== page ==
Three American students vacationing in Finland, cross the border into Russia for fun of it. When they are spotted by the Russian soldiers who are shooting to kill, it's not fun anymore. ... See full summary »
Morgan Adams and her slave, William Shaw, are on a quest to recover the three portions of a treasure map. Unfortunately, the final portion is held by her murderous uncle, Dawg. Her crew is skeptical of her leadership abilities, so she must complete her quest before they mutiny against her. This is made yet more difficult by the efforts of the British crown to end her piratical raids. Written by
I was born poor, I had no choice but to become a thief and a liar.
Cutthroat Island is directed by Renny Harlin and written by Robert King and Marc Norman. It stars Geena Davis, Matthew Modine, Frank Langella, Maury Chaykin, Patrick Malahide, Stan Shaw and Rex Linn. Music is scored by John Debney and cinematography by Peter Levy.
A film of many flaws, with a reputation akin to it being the devil of big budget failures, it is, however, a wonderful piece of piratical entertainment if you are prepared to see past the monetary excess. Famously cited as the film that bankrupted Caroloco Pictures, the truth is that Carolco was going under anyway, the studio had filed for bankruptcy before Cutthroat Island had even been released, the box office performance was irrelevant, it wouldn't have made a bit of difference. And while no amount of hard sell marketing could have gotten the film to make back the $98 million spent making it, it received no support from distributor MGM who were in the process of being sold, so finances for marketing were not available.
Harlin's movie has all the pirate movie ingredients crammed in to the plot, though it is a standard plot that sees Davis as female pirate Morgan Adams who leads her charges on a quest to find the ultimate treasure hoard. Problem is that the map is in three parts, each part held by separate people, one of which is Morgan's vicious Uncle Dawg (Langella). The hunt and race is on, and Harlin doesn't pause for breath, he's a kid in a sweet shop armed with wads of cash, but the money, as gargantuan as it is, is there on the screen; well except for the hiring of better actors that is. Two magnificent ships were built for the production and they are magnificent, the costumes, the sets, pyrotechnics, exotic locations (Malta and Thailand standing in for 1668 Jamaica), stunning sound editing and visual thrills, all high on value and all cloaked by a tremendously robust score from Debney.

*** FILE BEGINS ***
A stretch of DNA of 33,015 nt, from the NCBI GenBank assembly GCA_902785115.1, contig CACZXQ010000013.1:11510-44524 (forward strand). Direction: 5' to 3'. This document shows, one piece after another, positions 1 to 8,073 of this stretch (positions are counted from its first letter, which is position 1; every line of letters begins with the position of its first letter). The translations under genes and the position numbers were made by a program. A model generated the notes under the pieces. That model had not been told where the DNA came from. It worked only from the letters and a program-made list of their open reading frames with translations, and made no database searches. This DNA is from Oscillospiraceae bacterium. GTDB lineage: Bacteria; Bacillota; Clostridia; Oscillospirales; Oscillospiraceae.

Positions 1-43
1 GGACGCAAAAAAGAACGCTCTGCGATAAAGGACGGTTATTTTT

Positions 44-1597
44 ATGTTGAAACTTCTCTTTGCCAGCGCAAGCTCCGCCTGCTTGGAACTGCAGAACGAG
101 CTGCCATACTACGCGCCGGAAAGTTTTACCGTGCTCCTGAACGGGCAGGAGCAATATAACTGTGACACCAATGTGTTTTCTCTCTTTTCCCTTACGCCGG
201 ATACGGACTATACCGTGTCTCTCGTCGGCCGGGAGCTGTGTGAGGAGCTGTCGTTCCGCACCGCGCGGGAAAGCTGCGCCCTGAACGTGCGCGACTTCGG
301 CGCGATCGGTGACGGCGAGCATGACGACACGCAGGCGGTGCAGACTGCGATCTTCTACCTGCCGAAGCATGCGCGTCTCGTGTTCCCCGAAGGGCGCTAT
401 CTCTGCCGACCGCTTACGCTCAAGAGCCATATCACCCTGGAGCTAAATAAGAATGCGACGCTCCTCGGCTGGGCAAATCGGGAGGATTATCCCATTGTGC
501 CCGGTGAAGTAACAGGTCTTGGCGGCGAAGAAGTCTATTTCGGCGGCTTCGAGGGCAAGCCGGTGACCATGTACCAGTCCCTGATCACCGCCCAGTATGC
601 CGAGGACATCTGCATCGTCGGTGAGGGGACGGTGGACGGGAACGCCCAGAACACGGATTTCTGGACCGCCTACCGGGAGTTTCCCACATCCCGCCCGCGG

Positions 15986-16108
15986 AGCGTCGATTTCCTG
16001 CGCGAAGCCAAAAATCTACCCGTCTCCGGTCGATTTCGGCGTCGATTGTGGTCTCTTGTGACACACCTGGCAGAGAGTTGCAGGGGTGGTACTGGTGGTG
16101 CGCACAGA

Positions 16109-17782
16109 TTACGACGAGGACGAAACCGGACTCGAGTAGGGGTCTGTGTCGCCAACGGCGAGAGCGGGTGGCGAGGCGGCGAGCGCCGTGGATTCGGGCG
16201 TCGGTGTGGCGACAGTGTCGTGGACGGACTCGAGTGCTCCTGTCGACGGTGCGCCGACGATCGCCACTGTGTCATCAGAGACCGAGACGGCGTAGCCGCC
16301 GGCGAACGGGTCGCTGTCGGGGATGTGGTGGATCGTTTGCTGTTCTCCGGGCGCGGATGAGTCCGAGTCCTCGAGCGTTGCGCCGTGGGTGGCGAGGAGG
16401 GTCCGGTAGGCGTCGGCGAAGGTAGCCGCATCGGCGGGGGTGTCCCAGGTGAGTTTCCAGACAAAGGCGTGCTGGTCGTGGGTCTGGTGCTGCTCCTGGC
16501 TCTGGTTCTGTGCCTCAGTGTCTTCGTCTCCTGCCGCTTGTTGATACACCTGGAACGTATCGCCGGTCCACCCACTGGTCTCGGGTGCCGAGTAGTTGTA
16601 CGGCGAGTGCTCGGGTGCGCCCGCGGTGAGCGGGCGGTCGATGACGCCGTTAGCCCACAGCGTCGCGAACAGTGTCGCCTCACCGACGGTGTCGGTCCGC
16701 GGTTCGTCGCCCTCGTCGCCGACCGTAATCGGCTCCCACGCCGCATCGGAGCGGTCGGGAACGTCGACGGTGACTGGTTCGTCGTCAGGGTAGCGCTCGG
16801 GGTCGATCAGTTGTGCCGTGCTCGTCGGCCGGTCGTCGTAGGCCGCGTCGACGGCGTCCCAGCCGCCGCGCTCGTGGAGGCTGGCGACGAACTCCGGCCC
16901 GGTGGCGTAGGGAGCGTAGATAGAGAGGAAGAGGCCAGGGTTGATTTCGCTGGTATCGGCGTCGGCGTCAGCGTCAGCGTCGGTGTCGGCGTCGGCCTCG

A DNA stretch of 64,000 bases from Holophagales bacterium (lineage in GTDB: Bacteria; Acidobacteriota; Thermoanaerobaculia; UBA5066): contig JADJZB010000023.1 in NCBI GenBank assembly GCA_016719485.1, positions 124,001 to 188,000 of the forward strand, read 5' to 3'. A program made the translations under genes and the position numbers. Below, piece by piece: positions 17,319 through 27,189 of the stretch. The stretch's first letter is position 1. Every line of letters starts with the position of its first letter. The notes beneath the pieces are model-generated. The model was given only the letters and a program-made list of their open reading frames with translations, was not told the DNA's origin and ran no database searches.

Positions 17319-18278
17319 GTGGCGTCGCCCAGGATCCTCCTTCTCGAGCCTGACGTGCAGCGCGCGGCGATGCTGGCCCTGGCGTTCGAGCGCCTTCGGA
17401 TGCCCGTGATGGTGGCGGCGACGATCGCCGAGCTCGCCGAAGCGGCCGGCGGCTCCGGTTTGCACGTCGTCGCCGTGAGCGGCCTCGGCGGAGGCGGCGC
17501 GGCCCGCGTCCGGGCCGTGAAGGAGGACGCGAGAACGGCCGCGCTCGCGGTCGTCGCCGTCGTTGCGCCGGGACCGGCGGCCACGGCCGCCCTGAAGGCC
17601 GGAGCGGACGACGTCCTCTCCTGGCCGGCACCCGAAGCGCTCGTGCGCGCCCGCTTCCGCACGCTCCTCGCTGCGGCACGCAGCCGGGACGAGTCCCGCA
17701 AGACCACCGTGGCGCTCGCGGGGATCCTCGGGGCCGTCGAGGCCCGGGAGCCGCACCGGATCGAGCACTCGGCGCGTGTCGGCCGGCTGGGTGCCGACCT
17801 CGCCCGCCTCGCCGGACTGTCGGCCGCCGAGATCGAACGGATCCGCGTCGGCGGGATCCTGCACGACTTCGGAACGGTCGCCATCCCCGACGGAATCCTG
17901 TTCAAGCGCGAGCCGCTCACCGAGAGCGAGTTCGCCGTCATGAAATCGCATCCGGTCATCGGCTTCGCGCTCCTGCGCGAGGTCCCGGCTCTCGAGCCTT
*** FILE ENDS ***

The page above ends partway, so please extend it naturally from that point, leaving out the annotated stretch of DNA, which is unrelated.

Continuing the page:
Action junkies are well served here, with wild horse drawn carriage chases, sword fights aplenty, ships in side by side explosive battle, mucho perilous situations, bodies falling from heights or thrown in the sea, and we even get a comic relief simian! Who, as it turns out, is one of the best actors on show. It's hard to believe that a pirate action film such as this would not be better appreciated had it been released in the last ten years, and I say that not just because of the success of the Pirates of the Caribbean franchise, but more so that the blunderbuss popcorn movie has greater support these days. There's a good portion of the movie loving faithful who just want to be entertained, where rapid thrills are a requisite, not well drawn characterisations and thespian class. Judged on those terms then Cutthroat Island is a winner for sure.
Main problems are the clunky script and the three pronged miscast errors in the lead roles. Davis (erm, wife of Harlin) is full of guts, really attacking the material with gusto, but she never convinces, it always feels like a caricature and she's uncomfortable delivering key lines. She would prove herself a fine action actress a year later with The Long Kiss Goodnight (also with Harlin directing), but she's woefully out of place here. With Davis demanding more and more screen time for her character, the role of Shaw began to thin out, which was too much to bear for Michael Douglas who bowed out late in the day. In came Matthew Modine, zero chemistry with Davis, a bland acting style and as far removed from the period setting as you could get. Langella just isn't menacing as the main villain of the piece, a very good actor in the right role, but not here and some of his attempts at nastiness feel like panto season has started early.
Problems for sure, but wade through some of the misconceptions and poisonous press and you will find a film desperately aiming to please you, with much on offer for the pirate movie fan to savour. 7/10
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